AFAIK --- there's supposed to be a numeric argument to the LIMIT.
    1 demerit to PHPRecipeBook for being just plain broken.
    As far as other options, I haven't found any. There are packages with
    fat clients written for KDE (KRecipes) or GNOME (Gourmet) users, but I
    have not found anything useful with a web front end. I'm not sure this
    is yet, but it's all I could find to try out.
    Seems like you need to be prepared to do a bit of work on PHPRecipeBook.
    These things don't sound real hard to fix if you know a little SQL
    ... the real question is can you get upstream to take back the patches?
    It's no fun fixing bugs if you just have to fix 'em again in the next
    release.
    I just want something
    useful to organize a few thousand family recipes before they are lost.
    My mother just turned 82 and we have most of hers stored on paper. But
    we have already lost a couple of her and dad's sisters with no records
    of theirs. I haven't even begun to talk with my wife's family, and one
    daughter in law whose grandmother and aunts used to operate a catering
    kitchen.
    Sounds a bit familiar ... my wife spent a lot of time a few years ago
    trying to organize recipes from her father's and grandfather's bakery
    business. Strangely, she had no interest in putting 'em into a
    database.

    regards, tom lane
  • Bob McConnell at Apr 1, 2007 at 8:25 pm

    Tom Lane wrote:
    Bob McConnell <rmcconne@lightlink.com> writes:
    Seems like you need to be prepared to do a bit of work on PHPRecipeBook.
    These things don't sound real hard to fix if you know a little SQL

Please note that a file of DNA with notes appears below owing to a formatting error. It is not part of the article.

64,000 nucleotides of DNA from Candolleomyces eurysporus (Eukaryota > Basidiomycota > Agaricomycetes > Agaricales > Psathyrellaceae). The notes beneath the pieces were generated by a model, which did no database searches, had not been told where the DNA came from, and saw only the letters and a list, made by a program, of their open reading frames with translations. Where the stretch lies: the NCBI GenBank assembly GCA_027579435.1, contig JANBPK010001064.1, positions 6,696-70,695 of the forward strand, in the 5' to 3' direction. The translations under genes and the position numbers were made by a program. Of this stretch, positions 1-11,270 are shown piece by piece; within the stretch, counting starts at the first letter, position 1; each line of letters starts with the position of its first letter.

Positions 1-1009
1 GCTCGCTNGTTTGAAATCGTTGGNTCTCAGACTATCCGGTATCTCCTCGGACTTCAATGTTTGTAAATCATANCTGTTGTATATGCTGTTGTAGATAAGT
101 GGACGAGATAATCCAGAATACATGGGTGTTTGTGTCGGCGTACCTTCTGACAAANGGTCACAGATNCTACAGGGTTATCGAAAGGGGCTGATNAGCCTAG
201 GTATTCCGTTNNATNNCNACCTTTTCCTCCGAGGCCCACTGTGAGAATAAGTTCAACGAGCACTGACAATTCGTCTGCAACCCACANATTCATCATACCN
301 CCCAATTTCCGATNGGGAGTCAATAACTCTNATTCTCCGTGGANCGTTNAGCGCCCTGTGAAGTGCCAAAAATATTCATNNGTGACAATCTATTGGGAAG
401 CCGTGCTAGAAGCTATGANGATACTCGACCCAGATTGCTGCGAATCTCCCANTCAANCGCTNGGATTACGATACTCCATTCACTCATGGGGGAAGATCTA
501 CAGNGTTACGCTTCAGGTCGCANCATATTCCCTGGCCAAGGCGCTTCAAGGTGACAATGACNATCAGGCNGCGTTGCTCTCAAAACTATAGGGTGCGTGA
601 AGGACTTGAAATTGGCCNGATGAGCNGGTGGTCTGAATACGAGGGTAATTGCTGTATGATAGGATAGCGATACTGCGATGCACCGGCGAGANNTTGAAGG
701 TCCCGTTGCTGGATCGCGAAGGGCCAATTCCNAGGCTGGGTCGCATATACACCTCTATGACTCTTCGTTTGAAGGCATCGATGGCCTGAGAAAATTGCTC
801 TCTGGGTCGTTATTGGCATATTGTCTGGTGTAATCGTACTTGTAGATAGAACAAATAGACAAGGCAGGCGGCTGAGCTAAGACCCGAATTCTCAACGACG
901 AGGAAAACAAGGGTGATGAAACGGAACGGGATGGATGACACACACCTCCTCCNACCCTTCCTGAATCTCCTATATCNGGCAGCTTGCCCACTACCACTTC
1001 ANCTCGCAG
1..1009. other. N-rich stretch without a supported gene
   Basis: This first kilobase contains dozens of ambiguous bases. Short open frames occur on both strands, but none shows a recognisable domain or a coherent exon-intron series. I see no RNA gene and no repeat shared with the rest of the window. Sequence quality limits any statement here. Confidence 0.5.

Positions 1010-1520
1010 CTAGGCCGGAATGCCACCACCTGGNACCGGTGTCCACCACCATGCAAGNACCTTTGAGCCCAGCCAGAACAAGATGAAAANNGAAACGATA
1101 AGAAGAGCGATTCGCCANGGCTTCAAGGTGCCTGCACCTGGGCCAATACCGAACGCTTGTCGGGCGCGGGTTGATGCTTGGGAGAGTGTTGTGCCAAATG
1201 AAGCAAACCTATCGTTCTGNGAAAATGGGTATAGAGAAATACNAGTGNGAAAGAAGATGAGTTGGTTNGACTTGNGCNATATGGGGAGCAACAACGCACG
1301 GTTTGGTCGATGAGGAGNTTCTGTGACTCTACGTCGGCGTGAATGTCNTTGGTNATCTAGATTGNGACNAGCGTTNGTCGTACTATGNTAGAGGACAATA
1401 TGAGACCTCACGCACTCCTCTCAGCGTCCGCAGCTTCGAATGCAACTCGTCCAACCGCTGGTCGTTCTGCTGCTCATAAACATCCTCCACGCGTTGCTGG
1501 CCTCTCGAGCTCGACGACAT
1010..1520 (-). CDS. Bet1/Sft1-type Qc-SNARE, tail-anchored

... the real question is can you get upstream to take back the patches?
    It's no fun fixing bugs if you just have to fix 'em again in the next
    release.
    It has been over a year since this release, and it doesn't look like
    there is any current activity. The last news item was pointing to a new
    package the maintainer was working on, so I don't know if there will be
    any more releases. If I proceed, I will post what I find on the forum at
    Source Forge just in case.
    I just want something
    useful to organize a few thousand family recipes before they are lost.
    My mother just turned 82 and we have most of hers stored on paper. But
    we have already lost a couple of her and dad's sisters with no records
    of theirs. I haven't even begun to talk with my wife's family, and one
    daughter in law whose grandmother and aunts used to operate a catering
    kitchen.
    Sounds a bit familiar ... my wife spent a lot of time a few years ago
    trying to organize recipes from her father's and grandfather's bakery
    business. Strangely, she had no interest in putting 'em into a
    database.
    Probably just a difference in perspective. I see the database as a means
    to enforce consistent content and layout. Add to that the fact that I
    sometimes cannot read my own handwriting, and it begins to make some
    sense. I can also use common export programs to create copies of the
    collection suitable for burning to CD that I can send to any number of
    siblings, cousins and their descendants. So for me the DB is a useful
    tool for this project as long as I don't need to design the schema from
    scratch. She may not see it the same way.

    Thanks for the suggestions. I am adding SQL to the list of topics I need
    to study further. So far I know just enough to examine a few tables
    using the Sybase ISQL tools with ASA. Probably not enough to get into
    trouble yet, but getting there.

    Bob McConnell
    N2SPP

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postedMar 31, '07 at 7:46p